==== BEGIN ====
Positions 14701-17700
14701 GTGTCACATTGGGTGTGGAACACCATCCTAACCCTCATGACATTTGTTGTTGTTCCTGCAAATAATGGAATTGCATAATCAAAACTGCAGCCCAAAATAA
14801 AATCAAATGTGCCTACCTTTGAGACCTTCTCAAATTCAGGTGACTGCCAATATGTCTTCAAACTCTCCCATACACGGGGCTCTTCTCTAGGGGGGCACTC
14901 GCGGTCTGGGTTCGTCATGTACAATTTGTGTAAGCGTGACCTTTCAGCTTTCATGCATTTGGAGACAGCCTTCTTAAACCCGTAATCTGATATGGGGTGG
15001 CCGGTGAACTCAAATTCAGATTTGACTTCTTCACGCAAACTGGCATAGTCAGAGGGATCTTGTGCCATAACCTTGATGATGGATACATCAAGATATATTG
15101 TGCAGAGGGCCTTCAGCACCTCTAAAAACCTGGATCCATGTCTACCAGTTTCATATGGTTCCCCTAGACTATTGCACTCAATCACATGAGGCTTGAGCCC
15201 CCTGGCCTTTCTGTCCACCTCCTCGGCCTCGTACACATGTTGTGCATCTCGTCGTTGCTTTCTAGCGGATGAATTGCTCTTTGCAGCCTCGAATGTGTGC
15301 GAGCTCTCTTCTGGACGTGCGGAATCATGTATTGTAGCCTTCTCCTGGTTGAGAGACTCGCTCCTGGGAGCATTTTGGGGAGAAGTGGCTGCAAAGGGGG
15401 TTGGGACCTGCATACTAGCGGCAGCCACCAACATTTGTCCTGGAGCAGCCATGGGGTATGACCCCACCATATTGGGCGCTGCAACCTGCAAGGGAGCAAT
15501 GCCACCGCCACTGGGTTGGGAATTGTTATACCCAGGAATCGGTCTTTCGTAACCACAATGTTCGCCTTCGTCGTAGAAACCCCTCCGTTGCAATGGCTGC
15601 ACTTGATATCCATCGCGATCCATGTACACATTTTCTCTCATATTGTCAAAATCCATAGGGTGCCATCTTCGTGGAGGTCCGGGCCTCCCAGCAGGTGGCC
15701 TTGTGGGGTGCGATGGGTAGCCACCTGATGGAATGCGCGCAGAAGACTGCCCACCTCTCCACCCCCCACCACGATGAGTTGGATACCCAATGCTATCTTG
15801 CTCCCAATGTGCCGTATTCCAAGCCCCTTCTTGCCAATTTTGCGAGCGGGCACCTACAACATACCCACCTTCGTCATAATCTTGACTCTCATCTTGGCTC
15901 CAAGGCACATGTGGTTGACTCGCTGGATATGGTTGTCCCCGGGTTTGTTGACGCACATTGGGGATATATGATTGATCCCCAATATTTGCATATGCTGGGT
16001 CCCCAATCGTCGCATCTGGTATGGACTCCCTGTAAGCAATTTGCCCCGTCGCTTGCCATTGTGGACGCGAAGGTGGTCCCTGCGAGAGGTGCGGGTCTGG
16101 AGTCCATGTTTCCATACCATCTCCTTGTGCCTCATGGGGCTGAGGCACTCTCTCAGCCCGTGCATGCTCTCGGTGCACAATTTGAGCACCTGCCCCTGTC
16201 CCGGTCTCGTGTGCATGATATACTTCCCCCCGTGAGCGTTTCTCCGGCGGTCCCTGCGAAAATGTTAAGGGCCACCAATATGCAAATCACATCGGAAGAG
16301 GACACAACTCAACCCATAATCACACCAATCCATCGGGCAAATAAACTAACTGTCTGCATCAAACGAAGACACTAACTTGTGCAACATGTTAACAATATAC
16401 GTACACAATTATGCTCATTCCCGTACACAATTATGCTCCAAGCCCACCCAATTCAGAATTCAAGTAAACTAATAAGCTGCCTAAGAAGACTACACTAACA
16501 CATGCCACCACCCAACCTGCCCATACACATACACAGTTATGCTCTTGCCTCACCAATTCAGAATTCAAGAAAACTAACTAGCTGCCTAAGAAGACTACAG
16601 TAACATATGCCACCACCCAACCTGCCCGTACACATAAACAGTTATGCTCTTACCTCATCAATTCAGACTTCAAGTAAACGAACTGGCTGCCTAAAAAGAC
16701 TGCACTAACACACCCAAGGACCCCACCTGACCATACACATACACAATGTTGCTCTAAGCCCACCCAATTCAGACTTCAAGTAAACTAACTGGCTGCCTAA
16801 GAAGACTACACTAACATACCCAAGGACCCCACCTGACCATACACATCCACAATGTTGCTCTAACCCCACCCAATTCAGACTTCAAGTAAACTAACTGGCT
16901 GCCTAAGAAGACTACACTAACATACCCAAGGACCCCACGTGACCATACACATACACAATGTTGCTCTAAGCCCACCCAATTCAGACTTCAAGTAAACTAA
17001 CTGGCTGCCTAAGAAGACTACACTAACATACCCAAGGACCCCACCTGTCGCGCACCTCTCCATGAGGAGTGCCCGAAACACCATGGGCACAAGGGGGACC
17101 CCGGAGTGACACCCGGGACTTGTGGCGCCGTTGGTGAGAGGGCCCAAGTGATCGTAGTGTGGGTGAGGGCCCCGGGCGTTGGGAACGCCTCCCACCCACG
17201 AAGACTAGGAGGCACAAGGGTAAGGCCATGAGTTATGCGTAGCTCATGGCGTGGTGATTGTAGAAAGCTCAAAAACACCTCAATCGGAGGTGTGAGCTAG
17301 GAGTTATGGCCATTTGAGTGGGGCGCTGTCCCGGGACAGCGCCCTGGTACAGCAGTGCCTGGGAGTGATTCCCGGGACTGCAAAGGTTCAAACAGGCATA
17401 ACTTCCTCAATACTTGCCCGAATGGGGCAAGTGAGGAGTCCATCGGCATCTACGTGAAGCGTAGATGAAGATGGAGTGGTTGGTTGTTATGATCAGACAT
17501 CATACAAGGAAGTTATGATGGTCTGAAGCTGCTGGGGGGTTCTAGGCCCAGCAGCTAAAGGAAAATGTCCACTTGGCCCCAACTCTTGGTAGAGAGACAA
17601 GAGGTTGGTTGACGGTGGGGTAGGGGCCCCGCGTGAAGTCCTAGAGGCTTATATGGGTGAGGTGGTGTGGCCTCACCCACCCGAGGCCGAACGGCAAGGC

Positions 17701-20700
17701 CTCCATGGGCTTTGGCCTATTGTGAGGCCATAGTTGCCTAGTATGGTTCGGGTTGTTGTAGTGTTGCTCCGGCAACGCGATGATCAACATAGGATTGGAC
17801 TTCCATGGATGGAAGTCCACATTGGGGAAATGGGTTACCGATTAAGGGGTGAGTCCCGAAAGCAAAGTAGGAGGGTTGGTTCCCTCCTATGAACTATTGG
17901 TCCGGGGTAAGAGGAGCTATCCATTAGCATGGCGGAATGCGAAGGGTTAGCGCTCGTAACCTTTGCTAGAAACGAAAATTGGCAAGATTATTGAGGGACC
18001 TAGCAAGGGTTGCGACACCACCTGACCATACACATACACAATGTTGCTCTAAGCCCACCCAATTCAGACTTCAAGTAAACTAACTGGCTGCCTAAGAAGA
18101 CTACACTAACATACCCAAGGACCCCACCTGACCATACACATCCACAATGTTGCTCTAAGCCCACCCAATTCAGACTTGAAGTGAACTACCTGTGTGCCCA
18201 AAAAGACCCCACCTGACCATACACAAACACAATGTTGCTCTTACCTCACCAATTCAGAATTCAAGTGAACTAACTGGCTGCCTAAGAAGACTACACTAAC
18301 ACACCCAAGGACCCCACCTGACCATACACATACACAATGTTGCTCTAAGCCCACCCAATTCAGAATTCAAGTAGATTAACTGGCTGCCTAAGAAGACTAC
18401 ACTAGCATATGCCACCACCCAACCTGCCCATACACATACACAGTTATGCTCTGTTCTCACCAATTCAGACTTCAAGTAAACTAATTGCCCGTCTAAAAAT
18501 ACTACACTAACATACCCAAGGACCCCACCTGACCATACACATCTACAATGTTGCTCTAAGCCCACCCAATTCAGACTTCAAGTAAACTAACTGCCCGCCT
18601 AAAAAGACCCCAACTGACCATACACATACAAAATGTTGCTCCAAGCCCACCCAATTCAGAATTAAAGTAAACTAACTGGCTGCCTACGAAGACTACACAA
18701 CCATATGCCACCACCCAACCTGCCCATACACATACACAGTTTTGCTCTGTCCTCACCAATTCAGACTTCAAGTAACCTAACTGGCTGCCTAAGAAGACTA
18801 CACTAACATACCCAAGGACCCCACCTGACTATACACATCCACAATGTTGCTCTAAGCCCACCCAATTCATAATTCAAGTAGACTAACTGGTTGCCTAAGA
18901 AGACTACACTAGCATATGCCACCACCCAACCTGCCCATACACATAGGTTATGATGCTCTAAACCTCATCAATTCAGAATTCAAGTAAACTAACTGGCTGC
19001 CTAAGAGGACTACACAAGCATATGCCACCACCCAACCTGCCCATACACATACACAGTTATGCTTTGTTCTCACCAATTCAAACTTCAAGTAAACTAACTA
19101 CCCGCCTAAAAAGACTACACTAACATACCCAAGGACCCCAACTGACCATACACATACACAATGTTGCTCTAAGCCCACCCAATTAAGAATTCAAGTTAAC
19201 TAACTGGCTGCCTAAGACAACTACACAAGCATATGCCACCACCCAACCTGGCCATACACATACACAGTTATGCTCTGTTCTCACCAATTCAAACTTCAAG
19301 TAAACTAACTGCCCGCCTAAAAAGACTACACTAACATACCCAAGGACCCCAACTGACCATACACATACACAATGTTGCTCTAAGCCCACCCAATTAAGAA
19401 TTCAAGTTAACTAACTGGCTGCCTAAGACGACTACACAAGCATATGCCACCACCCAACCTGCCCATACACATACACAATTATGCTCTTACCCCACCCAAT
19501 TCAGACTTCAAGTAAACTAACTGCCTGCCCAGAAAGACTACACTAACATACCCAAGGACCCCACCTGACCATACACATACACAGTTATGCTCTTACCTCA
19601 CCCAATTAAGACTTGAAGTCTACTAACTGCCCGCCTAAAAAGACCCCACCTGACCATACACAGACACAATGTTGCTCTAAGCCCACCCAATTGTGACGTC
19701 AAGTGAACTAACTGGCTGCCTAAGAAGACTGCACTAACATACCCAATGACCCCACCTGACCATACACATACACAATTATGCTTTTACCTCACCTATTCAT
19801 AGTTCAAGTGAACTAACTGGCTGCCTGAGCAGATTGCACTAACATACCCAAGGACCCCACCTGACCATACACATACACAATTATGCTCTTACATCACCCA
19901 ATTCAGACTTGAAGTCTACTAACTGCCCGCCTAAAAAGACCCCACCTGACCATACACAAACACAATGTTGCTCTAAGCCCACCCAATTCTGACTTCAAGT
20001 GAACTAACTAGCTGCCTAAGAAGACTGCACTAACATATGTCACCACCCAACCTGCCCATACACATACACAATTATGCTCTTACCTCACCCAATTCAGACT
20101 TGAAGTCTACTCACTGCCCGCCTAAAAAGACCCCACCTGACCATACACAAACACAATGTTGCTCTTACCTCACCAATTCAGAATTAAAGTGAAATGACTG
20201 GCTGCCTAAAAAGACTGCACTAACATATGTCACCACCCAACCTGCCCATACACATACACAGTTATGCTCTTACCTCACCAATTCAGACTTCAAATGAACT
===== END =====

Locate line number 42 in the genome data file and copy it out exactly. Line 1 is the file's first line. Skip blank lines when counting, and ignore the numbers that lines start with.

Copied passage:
18601 AAAAAGACCCCAACTGACCATACACATACAAAATGTTGCTCCAAGCCCACCCAATTCAGAATTAAAGTAAACTAACTGGCTGCCTACGAAGACTACACAA